An analogy, of built-in tests, would be having a car with thousands of electronic-sensors attached to each part of the car. Hence, if a rock in the road, or a vandal, were to damage part of the car, then the sensors would report unusual levels in various parts, such as spark plug wire #5 losing charge, a weakness in an axle, or low pressure in a brake line, before a tire falls off, or the brakes fail. The reason such extensive software tests are cost-effective is because software components can be written quickly and might be used by thousands or millions of people, analogous to a car which seated a million passengers as a mega-risk if problems are not detected early. Of course, with thousands of built-in tests, the problem becomes trying to judge which unusual test results indicate a significant problem, rather than just being many "noise-level" anomalies. Hence, more computer software is needed to help prioritize the warning issues within various components of the system, and determine the overall severity, analogous to warning, "Stop the car now" or "Check parts A/B/C at next monthly servicing". Because computers can run continuously, they can even record the times at which anomalies occur, such as the exact times when someone let the air out of 2 car tires.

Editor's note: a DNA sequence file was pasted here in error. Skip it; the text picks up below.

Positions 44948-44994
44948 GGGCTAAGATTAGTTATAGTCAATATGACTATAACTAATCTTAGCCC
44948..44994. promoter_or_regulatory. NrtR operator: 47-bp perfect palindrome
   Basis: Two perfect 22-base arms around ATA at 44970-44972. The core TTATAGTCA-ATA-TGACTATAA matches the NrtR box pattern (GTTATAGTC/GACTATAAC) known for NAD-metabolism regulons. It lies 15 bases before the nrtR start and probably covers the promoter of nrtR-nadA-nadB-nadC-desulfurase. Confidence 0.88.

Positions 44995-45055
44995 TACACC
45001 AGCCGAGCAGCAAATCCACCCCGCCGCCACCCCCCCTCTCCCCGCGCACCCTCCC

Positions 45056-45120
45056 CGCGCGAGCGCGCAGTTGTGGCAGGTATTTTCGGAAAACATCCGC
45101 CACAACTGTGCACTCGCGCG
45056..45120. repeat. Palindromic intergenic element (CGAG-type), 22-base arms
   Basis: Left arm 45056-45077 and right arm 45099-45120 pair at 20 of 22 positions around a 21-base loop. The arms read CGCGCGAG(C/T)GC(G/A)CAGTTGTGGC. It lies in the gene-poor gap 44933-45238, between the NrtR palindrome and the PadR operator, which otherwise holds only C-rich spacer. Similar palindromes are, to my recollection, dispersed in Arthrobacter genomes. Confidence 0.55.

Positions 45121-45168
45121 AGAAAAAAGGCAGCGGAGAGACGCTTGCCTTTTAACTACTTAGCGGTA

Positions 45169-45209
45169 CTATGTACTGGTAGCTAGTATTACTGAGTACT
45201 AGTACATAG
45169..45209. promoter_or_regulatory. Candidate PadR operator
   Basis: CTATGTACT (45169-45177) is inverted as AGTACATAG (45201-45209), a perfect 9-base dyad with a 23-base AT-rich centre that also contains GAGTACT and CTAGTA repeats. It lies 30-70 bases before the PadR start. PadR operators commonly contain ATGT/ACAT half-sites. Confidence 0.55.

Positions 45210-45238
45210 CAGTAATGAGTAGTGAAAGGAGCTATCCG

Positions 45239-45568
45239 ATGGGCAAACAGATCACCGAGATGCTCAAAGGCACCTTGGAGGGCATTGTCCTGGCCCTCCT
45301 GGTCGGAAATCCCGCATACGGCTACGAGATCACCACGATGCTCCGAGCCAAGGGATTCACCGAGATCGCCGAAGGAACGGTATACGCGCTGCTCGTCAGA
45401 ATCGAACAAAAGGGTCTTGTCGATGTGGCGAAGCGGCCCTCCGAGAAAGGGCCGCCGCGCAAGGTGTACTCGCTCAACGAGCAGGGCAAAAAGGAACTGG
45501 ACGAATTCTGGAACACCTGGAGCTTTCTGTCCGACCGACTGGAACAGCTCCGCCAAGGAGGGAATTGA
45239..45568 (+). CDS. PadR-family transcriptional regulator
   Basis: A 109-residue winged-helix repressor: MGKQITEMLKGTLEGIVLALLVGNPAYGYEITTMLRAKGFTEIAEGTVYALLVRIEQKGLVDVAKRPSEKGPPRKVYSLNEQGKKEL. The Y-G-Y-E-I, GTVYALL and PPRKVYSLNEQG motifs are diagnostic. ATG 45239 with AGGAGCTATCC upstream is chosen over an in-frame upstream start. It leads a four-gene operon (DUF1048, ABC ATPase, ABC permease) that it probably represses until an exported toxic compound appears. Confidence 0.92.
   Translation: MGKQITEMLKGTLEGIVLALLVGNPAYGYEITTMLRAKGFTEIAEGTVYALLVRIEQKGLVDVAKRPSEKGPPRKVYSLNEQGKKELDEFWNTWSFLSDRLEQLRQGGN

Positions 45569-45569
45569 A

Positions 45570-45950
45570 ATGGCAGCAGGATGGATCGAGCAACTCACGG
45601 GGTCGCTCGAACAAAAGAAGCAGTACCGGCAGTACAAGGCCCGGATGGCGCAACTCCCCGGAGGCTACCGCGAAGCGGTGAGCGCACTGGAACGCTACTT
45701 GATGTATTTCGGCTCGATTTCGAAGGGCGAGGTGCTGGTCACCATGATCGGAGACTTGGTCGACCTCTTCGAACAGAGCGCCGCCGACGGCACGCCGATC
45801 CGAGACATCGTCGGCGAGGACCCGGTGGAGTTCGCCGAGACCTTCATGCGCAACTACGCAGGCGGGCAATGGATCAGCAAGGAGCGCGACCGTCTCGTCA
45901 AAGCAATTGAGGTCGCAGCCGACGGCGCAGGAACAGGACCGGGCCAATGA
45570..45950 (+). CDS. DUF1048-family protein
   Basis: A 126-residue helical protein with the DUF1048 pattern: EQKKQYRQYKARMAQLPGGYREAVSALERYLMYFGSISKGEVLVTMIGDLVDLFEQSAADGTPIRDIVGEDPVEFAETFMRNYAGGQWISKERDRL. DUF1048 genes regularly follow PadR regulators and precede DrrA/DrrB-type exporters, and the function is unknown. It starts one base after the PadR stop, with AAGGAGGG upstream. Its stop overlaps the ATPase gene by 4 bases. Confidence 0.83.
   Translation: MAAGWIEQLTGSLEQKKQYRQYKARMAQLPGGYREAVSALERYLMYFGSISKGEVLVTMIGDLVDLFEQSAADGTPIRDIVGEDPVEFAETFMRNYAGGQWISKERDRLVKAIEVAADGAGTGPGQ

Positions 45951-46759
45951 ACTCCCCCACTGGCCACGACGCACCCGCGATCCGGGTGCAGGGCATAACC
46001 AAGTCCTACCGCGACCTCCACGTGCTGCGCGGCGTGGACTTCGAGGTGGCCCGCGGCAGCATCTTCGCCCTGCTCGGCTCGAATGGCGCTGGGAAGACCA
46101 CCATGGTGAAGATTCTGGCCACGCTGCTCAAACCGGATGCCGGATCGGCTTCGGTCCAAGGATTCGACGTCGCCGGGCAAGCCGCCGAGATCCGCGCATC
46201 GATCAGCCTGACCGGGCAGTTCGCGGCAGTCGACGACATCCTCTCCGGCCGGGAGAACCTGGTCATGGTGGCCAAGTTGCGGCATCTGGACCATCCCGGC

The following description relates to manufacturing rather than to the service industry, although the principles of SPC can be successfully applied to either. For a description and example of how SPC applies to a service environment, refer to Roberts (2005). Selden describes how to use SPC in the fields of sales, marketing, and customer service, using Deming's famous Red Bead Experiment as an easy to follow demonstration.
In mass-manufacturing, the quality of the finished article was traditionally achieved through post-manufacturing inspection of the product; accepting or rejecting each article (or samples from a production lot) based on how well it met its design specifications. In contrast, Statistical Process Control uses statistical tools to observe the performance of the production process in order to predict significant deviations that may later result in rejected product.